Even worse is that ebooks that haven’t got a cover often don’t have a synopsis either. Some ebooks with cover also haven’t got synopsis or it has spelling mistakes in them making them virtually unreadable (often it seems that those typos are made by converting the text from one format to another). I just wonder how a publisher thinks that he can sell ebooks without providing a blurb telling the potential reader what the book is about?! Maybe they expect you to guess by the cover (when there is one) what the ebook is about, that people who think they might like the book get the information elsewhere, or when there is a blurb but one with spelling mistakes people read it anyway.

I assume BoB puts up the information they get from the publishers. If they do not get a cover they use their generic image and if they don’t get a synopsis they cannot put it up, you can’t expect the BoB staff to read all the ebooks they sell. I can even understand that they haven’t got the time to spellcheck every synopsis they get and I even suspect that publishers forbid them to change anything about the synopsis even if it contains typos and/or spelling mistakes. However, I have no patience for these books. I might read the blurb from a coverless book when I get it back when I do a specific search, but books without synopsis or one with bad typos I skip entirely.


I’ve had my eReader now for two and a half weeks and have nearly finished my 5th book on it. I really love my reader but I am a bit annoyed with the availabillity of eBooks.

Bol.com expands their catalogue daily it seems, but a lot of the new books they offer I’m not interested in. It’s remarkable how many steamy romance novels and science fiction stories are available for eReaders, it seems that the publishers have decided that women and nerds are their target audience. Luckily Books on Board offers more choice, I’m into horror stories at the moment and they have a lot of interesting books, though I have to say that a lot of books found in the horror catagory have a cover which shows either half naked men or women *sigh*.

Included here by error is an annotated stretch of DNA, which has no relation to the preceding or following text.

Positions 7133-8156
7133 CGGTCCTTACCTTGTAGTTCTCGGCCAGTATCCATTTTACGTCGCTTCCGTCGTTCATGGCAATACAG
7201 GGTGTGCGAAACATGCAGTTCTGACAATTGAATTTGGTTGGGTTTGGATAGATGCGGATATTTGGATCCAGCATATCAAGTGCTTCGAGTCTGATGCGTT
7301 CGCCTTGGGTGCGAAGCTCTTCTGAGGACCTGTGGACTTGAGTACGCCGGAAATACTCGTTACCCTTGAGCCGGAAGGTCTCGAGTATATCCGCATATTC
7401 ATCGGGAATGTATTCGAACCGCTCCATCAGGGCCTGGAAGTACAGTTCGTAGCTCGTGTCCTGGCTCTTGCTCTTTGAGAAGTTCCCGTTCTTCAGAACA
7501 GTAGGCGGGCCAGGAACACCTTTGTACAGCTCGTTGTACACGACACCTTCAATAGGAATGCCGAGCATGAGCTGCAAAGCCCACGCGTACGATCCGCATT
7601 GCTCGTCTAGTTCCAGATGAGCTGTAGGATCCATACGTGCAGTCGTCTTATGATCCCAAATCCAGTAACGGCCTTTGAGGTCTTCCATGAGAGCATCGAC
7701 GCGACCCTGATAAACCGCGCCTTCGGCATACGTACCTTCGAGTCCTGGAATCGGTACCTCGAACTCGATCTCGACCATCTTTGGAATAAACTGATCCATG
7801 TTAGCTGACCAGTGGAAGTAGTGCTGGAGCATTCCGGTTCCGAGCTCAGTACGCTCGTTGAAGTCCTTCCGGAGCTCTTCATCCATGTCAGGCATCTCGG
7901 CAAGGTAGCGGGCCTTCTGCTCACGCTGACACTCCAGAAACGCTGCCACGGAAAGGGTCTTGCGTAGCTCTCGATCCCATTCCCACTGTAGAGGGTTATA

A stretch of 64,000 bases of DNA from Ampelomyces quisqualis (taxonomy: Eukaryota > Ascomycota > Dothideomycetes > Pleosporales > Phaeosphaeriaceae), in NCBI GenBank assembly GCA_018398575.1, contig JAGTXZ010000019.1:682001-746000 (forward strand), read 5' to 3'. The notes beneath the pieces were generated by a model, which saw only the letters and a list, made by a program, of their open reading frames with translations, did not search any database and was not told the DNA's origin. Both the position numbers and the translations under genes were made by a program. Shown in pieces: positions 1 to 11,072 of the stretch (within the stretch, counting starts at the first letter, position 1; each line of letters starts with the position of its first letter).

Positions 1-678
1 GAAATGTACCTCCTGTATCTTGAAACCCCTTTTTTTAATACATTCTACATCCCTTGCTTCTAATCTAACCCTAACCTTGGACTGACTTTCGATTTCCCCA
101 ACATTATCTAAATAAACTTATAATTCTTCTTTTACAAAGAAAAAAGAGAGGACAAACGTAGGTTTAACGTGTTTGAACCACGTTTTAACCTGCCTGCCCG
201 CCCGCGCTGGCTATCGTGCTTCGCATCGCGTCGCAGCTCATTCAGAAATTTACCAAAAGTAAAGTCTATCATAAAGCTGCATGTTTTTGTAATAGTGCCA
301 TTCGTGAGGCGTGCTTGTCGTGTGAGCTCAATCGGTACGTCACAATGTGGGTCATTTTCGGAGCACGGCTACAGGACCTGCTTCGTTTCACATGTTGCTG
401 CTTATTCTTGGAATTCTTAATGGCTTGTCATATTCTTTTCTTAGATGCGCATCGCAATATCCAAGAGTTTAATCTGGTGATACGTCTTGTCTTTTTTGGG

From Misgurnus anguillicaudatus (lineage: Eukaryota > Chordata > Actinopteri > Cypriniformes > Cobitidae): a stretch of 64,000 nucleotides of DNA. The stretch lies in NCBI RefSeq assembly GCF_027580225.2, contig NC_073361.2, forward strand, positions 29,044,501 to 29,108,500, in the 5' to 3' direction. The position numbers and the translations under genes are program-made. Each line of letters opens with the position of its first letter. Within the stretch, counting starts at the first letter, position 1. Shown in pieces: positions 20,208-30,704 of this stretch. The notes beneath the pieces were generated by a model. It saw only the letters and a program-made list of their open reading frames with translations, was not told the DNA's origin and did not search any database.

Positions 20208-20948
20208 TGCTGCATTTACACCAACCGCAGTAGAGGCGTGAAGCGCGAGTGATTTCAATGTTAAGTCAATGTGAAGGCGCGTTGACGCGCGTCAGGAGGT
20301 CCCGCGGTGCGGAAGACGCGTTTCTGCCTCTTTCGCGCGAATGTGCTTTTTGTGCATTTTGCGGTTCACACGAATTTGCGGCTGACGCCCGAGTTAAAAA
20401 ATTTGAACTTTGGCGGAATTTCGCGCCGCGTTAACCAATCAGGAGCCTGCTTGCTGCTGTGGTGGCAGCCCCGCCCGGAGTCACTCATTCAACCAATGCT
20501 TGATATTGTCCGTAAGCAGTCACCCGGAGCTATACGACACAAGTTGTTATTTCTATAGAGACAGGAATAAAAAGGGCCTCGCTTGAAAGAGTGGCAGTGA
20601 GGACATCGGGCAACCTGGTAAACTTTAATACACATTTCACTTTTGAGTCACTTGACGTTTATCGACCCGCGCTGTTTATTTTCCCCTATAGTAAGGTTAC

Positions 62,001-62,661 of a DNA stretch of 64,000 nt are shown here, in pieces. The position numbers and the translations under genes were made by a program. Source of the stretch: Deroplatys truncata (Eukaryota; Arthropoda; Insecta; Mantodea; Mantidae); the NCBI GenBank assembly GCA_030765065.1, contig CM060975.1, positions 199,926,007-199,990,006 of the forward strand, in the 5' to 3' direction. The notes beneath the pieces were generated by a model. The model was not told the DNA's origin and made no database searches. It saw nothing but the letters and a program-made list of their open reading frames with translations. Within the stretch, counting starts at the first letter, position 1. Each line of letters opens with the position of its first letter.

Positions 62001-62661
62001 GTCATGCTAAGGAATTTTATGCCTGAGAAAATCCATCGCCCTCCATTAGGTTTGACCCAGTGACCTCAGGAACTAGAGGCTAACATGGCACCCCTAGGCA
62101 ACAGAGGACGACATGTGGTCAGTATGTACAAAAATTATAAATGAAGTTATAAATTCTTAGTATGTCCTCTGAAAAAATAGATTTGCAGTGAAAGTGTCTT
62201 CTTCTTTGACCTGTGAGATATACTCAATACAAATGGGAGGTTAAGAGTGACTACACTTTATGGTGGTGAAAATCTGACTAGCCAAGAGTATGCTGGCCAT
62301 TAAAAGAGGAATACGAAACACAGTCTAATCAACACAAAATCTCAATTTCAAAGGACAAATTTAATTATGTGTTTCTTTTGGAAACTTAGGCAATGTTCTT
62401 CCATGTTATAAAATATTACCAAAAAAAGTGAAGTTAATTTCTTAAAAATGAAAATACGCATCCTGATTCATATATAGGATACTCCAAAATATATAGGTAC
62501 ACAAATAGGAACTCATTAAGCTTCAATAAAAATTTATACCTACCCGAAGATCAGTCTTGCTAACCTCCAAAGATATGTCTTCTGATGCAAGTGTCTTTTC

Then there are the region restrictions. More books are available for download if you live in the US than when you live in Europe. I think this is ridiculous! In bookstore I can buy and order American versions of books I want to read but I can’t download them. I would love to read the latest Sookie Stackhouse novel or try a Joe Abercrombie novel but alas, not where I live. Sure, I can fake IP address and go through other hoops to get ebooks that are region restricted to the US, but I don’t want to have to do that, I just want to read.

I understand that writer can have different publishers on different continents, but how hard is it to have these various publishers agree that a novel will be simultaniously released as ebook too? They can do that with the treebook version why not with a digital version too? This week Stephen King’s latest novel Under the Dome is released, publishers have decided to release the ebook next month, the price will be $35 (probably won’t be available in Europe for a while), which is as expensive as the hardcover is officially priced and  twice as expensive as the hardcover on offer at Amazon.com at the moment. I ordered the treebook version before I got my ereader but haven’t cancelled because of the delay, price and high probability of it not being released in Europe as ebook.

But thanks to Books on Board I have discovered some new books and authors I’m interested in. The local bookstore doesn’t stock that many English horror novel, mostly those of well known writers as Charlaine Harris, Anne Rice and Clive Barker. Novels of unknown writers are seldom found and it’s even hard to find books of writers as John Saul and James Herbert cannot be found and when asked if they can order it they don’t know the writer. BoB offers 3 ebook and 3 audio book suggestions on the page of each ebook and audio book which made me find some ebooks that seem interesting and now await buying on my wishlist. My only wish would be that BoB offers not only a wishlist but also a favourite author list on which you can add your favourite authors and keep track of new releases.